Okay, I admit it, this is not a review from Brighton. This is however a review from London of a band that never quite reached Brighton on their recent jaunt round the UK, however, the support band – The Vacant Lots – played at The Joker last Friday. These links feel tenuous so here I am digging myself a hole. Essentially, it was a hell of a gig, something worth writing about. Meeting a buddy in London at rush hour in London Bridge is always asking for trouble, the atrocity of the Southern train lines leaving me light years in delay never helped either. Alas, I emerge amongst the smog, sharp suits and shiny shoes of London’s business district. I somehow stumble to Monument underground and then proceed upon a journey to Dalston, via every ruddy stop on the grass green District line.
Now I’ve only ever been to the splendid Birthdays venue once before where I caught Brighton boys, Demob Happy in summertime. What a cool little venue though, global beers on tap and behind the fridge ensure any thirst is quenched regardless of the desired nationality, whatever your flavour. It’s easy to understand and it’s very thrust upon you that you are in one of London’s ‘cooler’ ends; the daub of black and stench of leather echoed around every chasm and human in the venue, from the smoking area, to the decor, to the name of the headline band – The Black Ryder.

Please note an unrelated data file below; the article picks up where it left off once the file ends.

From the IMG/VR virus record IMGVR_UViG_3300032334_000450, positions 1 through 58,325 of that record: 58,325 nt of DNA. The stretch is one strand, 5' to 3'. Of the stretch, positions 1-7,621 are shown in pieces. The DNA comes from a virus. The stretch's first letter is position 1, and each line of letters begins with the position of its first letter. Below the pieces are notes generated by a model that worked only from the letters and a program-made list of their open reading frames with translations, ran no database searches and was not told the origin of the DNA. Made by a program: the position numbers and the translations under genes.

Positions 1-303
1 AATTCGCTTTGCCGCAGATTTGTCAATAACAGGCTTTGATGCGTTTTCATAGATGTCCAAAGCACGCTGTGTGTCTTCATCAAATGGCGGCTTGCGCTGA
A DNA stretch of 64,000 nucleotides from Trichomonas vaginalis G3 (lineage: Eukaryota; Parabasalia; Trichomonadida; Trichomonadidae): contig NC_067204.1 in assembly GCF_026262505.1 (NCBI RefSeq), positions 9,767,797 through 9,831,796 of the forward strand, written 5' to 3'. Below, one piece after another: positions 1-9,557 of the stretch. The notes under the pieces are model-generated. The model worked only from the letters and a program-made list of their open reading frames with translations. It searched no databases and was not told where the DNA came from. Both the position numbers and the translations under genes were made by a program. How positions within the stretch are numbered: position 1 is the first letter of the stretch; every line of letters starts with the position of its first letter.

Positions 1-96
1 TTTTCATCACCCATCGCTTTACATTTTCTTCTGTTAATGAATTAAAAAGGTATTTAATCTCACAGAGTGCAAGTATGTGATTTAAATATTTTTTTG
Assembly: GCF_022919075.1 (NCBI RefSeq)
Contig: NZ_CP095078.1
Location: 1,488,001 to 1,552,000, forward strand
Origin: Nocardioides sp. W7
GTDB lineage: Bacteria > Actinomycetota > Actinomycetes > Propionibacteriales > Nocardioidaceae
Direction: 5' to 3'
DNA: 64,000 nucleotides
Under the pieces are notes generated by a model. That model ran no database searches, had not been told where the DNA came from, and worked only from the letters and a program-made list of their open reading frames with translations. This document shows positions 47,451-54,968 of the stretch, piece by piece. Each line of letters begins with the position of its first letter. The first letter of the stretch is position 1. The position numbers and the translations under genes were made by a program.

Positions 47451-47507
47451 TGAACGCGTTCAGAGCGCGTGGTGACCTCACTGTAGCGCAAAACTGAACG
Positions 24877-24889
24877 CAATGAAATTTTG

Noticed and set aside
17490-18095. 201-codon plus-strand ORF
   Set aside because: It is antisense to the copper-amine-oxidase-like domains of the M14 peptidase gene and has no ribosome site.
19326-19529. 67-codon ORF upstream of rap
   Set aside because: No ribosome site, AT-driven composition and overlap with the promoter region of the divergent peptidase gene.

The Vacant Lots arrived on stage at just gone 9. I was regretting missing them in Brighton the week prior therefore saw it as essential to make sure I caught them this night. They had a phenomenally loud sound, opening with ‘Mad Mary Jones’ we were taken on a roller coaster through the post-punk/new wave 80s. The Vacant Lots demonstrating a sound suggesting New Order on speed, energetic and sharp drum samples with that distorted reverb of The Jesus and Mary Chain. If McGee’s Creation label was still going, you could probably expect to see this lot on the roster. Next on were the main act, the band that has remained enigmatic within their live performances and significant releases for the past 6 years. The Black Ryder’s previous album: ‘Buy the Ticket, Take the Ride’ was released back in 2009, they have recently emerged releasing their second album: ‘The Door Behind the Door’ in February of this year. They opened with their lead single off the new album entitled ‘Let Me Be Your Light’ and from then on, we were in for a treat of diverse garage rock/psych sweets from all across the contemporary span of that genre. The Black Angels were squeezed in somewhere, a bit of BRMC, not to mention; what struck me throughout many of The Black Ryder’s songs, particularly the new album, was the sense of the Western villain. What I mean by this is the black clad killer before the tangerine dawn – in each of the new songs played live, ‘Seventh Moon’, ‘Santaria’ etc, there is an overarching idea and pounding image of the assassin walking through a pitch black, icy cold, Mid-Western desert post shoutout. It’s fantastic how they can demonstrate such vivid images within their music. When turning back to the earlier album, there suddenly reappears that dirty, grotesque distorted guitar sound such as in ‘Grass’ which leans much more heavily on the garage rock attributes.
All in all, I first heard this band back in 2011 and have longed to see them since, after falling for both The Black Ryder and The Morning After Girls, it was a pleasure to finally catch them at a rare appearance. Thank God for The Black Ryder.
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Categories: What We Caught in Brighton